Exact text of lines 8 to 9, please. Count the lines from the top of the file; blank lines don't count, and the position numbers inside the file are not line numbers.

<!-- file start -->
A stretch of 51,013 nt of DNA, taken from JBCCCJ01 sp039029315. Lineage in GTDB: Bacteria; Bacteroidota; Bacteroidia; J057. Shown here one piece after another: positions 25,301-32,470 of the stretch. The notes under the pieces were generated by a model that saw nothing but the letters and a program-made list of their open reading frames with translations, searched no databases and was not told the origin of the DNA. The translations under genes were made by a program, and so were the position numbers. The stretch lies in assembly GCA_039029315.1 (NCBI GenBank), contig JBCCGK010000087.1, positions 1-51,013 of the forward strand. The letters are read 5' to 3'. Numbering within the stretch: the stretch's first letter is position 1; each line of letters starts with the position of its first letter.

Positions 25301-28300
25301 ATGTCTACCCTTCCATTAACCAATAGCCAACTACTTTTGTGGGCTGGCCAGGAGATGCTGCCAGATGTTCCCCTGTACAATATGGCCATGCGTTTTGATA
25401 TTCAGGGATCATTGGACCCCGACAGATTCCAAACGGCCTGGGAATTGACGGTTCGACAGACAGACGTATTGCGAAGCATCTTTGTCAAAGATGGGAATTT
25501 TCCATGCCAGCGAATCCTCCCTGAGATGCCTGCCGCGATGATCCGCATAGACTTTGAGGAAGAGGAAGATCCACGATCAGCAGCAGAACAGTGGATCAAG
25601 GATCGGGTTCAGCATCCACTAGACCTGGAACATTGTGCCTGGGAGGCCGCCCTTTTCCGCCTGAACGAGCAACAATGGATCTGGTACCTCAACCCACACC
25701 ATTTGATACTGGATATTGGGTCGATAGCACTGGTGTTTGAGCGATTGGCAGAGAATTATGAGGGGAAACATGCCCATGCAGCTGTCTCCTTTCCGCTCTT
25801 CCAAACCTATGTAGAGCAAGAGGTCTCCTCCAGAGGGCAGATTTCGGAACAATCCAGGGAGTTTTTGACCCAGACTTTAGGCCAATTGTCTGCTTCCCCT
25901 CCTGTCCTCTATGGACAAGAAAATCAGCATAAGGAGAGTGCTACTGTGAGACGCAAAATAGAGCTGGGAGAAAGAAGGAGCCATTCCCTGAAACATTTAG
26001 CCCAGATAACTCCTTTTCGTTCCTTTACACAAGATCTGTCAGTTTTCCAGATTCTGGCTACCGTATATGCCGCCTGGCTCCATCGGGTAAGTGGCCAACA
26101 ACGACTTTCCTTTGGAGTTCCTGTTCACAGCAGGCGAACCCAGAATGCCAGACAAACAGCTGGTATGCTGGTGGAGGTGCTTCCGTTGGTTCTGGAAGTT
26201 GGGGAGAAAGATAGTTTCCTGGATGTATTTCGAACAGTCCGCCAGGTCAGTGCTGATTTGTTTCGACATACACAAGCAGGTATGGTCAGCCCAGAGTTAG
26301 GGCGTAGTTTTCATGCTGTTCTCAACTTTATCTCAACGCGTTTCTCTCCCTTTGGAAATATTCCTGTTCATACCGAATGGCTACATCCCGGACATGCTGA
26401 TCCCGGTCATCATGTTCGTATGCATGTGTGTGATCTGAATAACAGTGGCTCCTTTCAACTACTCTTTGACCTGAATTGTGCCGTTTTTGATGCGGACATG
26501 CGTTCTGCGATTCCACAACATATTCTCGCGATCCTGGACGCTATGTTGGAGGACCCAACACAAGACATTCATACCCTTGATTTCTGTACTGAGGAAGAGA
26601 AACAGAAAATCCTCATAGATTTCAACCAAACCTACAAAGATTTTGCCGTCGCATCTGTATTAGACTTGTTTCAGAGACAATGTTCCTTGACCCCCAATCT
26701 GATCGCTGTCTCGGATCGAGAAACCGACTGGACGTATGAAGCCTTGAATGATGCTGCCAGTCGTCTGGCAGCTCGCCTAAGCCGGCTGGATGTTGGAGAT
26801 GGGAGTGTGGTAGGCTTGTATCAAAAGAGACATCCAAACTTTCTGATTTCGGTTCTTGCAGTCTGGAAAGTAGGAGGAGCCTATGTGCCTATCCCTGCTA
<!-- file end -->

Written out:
25801 CCAAACCTATGTAGAGCAAGAGGTCTCCTCCAGAGGGCAGATTTCGGAACAATCCAGGGAGTTTTTGACCCAGACTTTAGGCCAATTGTCTGCTTCCCCT
25901 CCTGTCCTCTATGGACAAGAAAATCAGCATAAGGAGAGTGCTACTGTGAGACGCAAAATAGAGCTGGGAGAAAGAAGGAGCCATTCCCTGAAACATTTAG